When adopting a line of defense model is not enough
For regulatory risk, the Three Lines of Defense (LOD) model has become the de facto practice. Guides on establishing and optimizing the model are helping organizations with adoption, but many have yet to see results. The reason? Adoption alone is not enough.
After implementation, a few more steps are required in order to realize any benefit. Here are three of the most common roadblocks we see organizations struggle with when implementing an LOD model.
- Complex and inconsistent reporting
If roles and responsibilities are not clearly defined within the model, there will be redundant and conflicting information for risk reporting. Conflicting roles and responsibilities increase the probability of getting caught up in the weeds—causing you to lose focus on key risks and risk effectiveness.
As an example, your model needs to differentiate between traditional job profiles and the responsibilities that are part of of risk ownership and risk oversight.
- Inappropriate organizational structure
Establishing a structure based on your organization's nature, size, complexity, and risk profile is critical to ensure effectiveness in ownership (first LOD), oversight (second LOD), and assurance (third LOD).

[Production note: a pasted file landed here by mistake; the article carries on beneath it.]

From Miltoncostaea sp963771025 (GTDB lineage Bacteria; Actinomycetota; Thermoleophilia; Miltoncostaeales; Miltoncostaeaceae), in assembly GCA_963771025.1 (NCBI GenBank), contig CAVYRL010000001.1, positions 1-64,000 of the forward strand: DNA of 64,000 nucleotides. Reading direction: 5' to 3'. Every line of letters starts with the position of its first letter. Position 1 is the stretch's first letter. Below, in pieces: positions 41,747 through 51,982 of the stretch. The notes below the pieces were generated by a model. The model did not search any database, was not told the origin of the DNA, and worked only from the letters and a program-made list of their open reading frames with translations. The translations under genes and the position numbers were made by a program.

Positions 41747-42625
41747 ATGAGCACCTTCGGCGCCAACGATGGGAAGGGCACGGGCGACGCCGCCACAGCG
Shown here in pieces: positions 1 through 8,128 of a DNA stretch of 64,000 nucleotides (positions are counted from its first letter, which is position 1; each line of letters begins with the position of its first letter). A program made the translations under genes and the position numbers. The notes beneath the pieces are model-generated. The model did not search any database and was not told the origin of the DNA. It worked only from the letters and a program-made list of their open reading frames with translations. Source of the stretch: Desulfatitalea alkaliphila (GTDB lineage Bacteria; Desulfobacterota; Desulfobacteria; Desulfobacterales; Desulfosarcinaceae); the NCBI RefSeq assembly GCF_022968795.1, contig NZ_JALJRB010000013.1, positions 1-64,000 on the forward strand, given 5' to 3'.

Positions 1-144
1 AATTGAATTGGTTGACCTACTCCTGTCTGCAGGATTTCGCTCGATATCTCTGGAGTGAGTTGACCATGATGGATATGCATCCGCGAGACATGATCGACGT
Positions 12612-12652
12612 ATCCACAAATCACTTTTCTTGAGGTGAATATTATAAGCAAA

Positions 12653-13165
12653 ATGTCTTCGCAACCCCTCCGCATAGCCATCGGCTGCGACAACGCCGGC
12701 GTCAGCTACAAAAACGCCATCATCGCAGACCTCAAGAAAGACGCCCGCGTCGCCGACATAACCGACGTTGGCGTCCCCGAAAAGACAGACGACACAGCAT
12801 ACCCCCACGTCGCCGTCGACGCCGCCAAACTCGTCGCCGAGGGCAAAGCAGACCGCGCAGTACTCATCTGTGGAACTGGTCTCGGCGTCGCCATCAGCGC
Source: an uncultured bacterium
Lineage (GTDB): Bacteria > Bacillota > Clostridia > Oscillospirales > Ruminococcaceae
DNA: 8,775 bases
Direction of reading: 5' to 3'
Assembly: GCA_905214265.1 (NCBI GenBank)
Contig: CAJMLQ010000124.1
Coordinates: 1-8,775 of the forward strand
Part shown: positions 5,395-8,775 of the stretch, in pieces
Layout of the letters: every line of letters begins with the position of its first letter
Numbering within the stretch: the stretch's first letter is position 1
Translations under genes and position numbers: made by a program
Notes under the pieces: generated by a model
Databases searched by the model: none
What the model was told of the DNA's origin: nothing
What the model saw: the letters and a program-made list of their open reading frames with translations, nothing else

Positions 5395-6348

Choose a structure that is right for your business (vertical, horizontal, matrix), so the LOD for every structure is recognized and established differently.
- An LOD model that is too rigid
A flexible model can evolve with teams of different cultures, sizes, and with disparate business purposes. Often, this depends on the complexity and nature of the business.
For example, some organizations may have risk management teams embedded in the first line but with a separate second and third line risk function, while others may have a blended setup.
In short, adopting the LOD model is not enough. As with most changes in process and procedure, communication and cross-departmental adoption are required in order to maximize value. It's crucial that the board and senior management are involved to aid in determining the organizational model that best correlates with the established LOD model—establishing risk management practices, risk culture, appetite, and a governance approach.